Business Wire Gives Back: San Fran Staffer Donates Time so Those With No Healthcare Get Relief

Imagine you’re out of work and your daughter comes home from school and says,  “I can’t see the blackboard.”  Or you have a raging toothache that won’t go away, but you have no money for the dentist.  What would you do?

While BW San Francisco staffer Sandy Malloy enjoys great healthcare benefits,  she decided to take action on behalf of those who don’t by volunteering for Remote Area Medical (RAM), a Knoxville, TN-based organization that bills itself as “Pioneers of No-Cost Health Care” and provides medical, dental and vision care services all over the world.     Hundreds of people spent the night in a baseball stadium parking lot in Oakland, California, seeking medical care and Malloy checked them in starting at 5:30 AM recently.  

“I was sleepy from having gotten up so early but it was such a minor hardship compared to all these people who’d arrived the night before, many bundled in blankets that they wore right into the Coliseum.” –Sandy Malloy

An array of volunteer doctors, nurses, dentists, hygienists, optometrists and assorted medical specialists and technicians set up the clinic in the Oakland Coliseum area usually reserved for parties.   General

Remote Access Medical Staged an Event in Oaklanda, California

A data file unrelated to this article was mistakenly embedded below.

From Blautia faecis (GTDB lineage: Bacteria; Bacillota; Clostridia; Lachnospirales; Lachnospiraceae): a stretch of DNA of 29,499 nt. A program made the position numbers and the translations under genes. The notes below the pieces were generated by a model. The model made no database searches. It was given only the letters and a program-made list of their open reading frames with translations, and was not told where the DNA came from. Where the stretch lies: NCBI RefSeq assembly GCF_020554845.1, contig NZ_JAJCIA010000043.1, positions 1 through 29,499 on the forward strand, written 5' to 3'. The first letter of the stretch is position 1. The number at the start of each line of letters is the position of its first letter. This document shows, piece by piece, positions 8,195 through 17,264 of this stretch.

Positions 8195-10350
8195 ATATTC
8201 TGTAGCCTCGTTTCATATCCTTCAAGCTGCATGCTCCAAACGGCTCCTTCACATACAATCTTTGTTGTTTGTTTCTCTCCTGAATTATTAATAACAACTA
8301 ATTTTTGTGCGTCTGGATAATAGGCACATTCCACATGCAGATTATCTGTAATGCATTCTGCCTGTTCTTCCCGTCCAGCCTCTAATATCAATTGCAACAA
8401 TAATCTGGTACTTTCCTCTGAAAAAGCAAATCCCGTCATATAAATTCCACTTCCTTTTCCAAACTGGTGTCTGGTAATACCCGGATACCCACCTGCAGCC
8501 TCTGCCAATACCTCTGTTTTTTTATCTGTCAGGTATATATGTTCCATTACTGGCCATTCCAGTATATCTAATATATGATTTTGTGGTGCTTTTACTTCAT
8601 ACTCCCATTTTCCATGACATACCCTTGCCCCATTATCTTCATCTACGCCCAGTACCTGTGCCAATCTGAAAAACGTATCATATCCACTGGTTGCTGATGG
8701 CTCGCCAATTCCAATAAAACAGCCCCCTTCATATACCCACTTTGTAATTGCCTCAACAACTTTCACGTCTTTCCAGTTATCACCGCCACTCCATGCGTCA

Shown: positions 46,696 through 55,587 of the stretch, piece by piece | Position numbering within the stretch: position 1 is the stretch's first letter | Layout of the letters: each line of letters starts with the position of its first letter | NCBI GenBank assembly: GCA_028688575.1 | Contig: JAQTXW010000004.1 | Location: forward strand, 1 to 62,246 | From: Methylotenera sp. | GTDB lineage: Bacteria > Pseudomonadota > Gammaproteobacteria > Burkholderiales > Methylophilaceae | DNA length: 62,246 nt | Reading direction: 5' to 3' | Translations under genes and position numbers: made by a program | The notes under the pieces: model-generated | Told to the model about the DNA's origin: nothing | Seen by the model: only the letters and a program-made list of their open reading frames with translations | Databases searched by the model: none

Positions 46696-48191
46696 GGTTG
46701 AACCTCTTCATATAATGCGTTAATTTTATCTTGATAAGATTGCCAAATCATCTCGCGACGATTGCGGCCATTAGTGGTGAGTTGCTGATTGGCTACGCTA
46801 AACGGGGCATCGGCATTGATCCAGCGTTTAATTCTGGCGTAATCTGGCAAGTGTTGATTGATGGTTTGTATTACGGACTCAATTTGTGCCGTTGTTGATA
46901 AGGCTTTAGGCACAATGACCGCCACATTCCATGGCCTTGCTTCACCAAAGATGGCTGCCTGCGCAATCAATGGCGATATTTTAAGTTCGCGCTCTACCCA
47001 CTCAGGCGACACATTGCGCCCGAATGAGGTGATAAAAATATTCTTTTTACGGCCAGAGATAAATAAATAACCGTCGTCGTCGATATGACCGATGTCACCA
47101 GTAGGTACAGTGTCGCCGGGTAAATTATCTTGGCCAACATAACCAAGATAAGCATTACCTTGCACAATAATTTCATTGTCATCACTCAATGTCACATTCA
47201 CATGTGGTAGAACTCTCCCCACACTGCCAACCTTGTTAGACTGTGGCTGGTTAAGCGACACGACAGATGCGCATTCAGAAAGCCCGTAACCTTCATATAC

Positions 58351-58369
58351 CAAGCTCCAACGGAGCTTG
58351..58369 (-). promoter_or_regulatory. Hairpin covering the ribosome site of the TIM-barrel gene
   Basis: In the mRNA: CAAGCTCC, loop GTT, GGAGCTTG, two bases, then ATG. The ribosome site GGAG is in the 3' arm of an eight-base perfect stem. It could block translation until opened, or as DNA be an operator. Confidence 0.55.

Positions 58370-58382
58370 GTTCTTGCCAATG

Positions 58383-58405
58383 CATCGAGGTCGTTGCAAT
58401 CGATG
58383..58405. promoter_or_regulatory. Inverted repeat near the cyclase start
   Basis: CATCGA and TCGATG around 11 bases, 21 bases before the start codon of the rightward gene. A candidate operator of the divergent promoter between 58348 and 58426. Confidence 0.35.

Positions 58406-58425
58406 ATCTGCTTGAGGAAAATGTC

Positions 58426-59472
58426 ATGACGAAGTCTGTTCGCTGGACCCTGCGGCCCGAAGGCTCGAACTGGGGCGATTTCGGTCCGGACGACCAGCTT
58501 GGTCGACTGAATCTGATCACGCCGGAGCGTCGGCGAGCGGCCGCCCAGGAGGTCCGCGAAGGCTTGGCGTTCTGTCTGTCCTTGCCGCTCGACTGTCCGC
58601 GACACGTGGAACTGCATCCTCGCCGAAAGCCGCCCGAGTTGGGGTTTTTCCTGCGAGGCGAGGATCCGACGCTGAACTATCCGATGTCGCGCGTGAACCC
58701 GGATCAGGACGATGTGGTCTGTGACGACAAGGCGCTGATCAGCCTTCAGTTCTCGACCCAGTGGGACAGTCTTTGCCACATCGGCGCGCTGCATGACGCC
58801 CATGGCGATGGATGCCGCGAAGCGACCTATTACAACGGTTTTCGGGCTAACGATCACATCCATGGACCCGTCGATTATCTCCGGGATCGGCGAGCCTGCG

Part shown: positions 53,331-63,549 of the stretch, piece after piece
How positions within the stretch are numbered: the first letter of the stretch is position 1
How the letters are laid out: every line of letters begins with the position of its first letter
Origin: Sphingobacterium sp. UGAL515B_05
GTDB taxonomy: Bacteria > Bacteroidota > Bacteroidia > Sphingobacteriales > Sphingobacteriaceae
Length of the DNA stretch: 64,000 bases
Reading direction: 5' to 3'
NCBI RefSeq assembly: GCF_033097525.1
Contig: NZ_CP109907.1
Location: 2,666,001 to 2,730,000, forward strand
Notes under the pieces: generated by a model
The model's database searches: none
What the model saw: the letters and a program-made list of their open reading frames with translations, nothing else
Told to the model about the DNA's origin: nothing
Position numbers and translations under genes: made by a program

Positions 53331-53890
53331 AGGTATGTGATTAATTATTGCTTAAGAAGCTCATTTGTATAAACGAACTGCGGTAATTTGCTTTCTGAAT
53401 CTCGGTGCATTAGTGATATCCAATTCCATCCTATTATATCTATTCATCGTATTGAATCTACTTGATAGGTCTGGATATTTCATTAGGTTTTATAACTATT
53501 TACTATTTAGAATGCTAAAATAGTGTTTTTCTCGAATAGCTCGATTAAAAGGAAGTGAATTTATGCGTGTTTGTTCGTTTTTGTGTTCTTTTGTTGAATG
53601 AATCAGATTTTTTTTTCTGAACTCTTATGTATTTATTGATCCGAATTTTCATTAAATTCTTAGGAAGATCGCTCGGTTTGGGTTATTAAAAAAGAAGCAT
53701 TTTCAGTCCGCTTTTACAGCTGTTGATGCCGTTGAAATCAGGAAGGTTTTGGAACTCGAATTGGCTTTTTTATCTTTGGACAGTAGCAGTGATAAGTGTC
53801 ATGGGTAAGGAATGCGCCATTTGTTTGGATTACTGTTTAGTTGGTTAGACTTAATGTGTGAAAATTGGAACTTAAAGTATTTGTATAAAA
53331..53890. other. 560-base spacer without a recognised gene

Remote Access Medical (RAM), "pioneers of no-cost healthcare, staged an event in Oakland, California earlier this month.

volunteers like Malloy checked in patients, often in Spanish.  The 700 patients seen that day ranged in age from four to 60-plus.   Some had been out of work for a long time, some were recently laid off, and others were employed with no benefits.  They left the Coliseum with prescription eyeglasses (made right there, and ready in a few hours) in hand,  long-infected teeth extracted, and high blood pressure diagnosed and medications dispensed.

 “One of my favorite moments was seeing a family I’d checked in very early that morning leave with glasses for everyone, including the youngest girl, all smiling and thanking us,”  Malloy recalls. 

As she was making an afternoon pitstop before heading home, Malloy noticed a woman in the ladies’ room. “Putting yourself back together?”  she asked.  The woman gave her a virtually toothless grin and exclaimed, “Now I can get my bridge!!” 

The remark provoked a wide smile from Malloy.  “It was a very, very good day,”  she says.

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